The Property Poser panel helps a tenant this week whose advance rental payments have not been paid over following a change in ownership of the property.
The reader explains that she rented a residential property and, for some reason, landed up paying four months rental in advance to the landlord and owner.
Although she was unaware of it at the time of payment, the landlord had already sold the property to a new purchaser. The transfer of ownership and, by implication, change of landlord also took place during this time.
The reader is aware of the “huur gaat voor koop” legal principle, says Susan Chapman from Rawson Properties Port Elizabeth Platinum.
“This principle provides for the continuation of an existing lease despite the sale and transfer of ownership of the fixed property. This means that the new owner becomes the landlord and takes over the lease.”
According to the reader, her problem is not that the new landlord is refusing to acknowledge the existence or terms of her lease but rather that he is insisting that she pay her rental.
Chapman says he seems not to have received it from the old landlord and appears to be of the opinion that the problem is hers rather than his.
“If we consider the nature of the transaction, one should take into account that ownership of the property would have been transferred as a result of a contract.”
The contract may have made provision for certain aspects regarding the existing tenant but this is not relevant as she was clearly not a party to it, says Chapman.
“The identity of the landlord would, most likely, have changed as a result of the cession or assignment of the lease agreement between the reader and previous owner.”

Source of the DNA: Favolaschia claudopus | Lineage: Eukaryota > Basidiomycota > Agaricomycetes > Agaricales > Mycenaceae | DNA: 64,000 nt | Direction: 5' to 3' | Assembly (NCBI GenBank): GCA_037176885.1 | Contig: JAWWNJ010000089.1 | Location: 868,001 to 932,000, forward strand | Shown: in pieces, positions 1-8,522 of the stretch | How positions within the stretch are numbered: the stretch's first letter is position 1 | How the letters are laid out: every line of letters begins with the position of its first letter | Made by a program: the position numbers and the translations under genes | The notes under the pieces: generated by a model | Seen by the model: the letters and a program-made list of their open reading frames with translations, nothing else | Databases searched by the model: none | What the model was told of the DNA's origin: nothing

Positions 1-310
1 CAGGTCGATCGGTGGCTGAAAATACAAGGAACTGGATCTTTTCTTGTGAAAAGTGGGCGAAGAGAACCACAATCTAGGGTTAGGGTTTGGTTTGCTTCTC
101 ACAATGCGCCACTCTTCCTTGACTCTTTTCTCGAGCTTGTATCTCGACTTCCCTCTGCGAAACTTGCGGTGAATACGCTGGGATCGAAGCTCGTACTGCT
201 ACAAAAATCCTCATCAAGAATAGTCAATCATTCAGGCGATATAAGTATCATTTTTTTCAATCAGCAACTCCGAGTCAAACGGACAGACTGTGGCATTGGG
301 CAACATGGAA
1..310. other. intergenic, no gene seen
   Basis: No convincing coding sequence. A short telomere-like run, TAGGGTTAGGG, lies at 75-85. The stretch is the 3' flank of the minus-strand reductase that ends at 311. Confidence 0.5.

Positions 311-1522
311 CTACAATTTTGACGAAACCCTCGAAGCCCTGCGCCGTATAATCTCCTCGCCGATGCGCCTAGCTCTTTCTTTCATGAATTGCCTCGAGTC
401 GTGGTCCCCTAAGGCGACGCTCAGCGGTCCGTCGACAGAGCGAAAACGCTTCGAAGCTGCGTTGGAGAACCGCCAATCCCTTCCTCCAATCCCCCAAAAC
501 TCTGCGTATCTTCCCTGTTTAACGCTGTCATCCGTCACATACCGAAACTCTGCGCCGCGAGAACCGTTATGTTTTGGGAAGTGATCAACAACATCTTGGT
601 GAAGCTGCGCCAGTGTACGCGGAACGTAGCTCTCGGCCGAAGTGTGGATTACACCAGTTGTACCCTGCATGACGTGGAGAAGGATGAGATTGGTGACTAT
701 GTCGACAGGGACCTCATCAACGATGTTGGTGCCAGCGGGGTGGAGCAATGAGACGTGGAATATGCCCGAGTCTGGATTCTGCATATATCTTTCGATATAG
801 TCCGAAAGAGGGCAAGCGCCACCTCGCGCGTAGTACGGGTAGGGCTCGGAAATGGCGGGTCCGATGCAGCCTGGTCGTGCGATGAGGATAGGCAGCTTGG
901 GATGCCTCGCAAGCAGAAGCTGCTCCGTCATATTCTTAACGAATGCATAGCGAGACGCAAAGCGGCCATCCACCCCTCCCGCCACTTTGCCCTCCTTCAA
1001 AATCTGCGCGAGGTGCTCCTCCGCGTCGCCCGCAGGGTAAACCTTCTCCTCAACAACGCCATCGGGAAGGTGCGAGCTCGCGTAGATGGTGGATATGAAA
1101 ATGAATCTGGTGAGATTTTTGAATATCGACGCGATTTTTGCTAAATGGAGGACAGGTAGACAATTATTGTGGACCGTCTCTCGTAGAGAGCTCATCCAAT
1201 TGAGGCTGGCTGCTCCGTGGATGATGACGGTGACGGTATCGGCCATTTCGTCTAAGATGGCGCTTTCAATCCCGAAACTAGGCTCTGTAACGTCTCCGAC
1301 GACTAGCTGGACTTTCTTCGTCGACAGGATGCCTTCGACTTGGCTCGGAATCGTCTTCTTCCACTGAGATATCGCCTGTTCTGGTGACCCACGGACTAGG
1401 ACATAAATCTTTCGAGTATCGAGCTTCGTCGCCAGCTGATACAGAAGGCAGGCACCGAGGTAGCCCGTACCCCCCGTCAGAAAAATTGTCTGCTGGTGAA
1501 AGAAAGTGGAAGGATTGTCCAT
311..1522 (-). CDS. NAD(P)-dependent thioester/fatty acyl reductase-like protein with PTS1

Stiaan Jonker of Smith Tabata Attorneys in PE says the new owner takes over the rights and obligations of the old landlord and, in essence, steps into his shoes.
“As far as the tenant is concerned, nothing has changed. The lease, and thus its provisions, remains intact and effective.”
If one applies this concept to the payment of rental in advance, the tenant’s obligations have been fulfilled for the period paid, says Jonker.
“One would hope that she has some form of proof of payment to show for this, as she is entitled to under the Rental Housing Act.”
Jonker says a civil claim against the old landlord, based on misrepresentation or unjustified enrichment, may be an option.
“The new landlord may also be entitled to similar remedies. He may have a further claim based on the contract he concluded regarding the purchase of the property.”
The tenant could also consider the complaints procedure under the Rental Housing Act, says Jonker.
“Securing advance payment under questionable circumstances could arguably constitute unfair practice on the part of the old landlord when the tenant’s only obligation was to pay her rental on time each month.”
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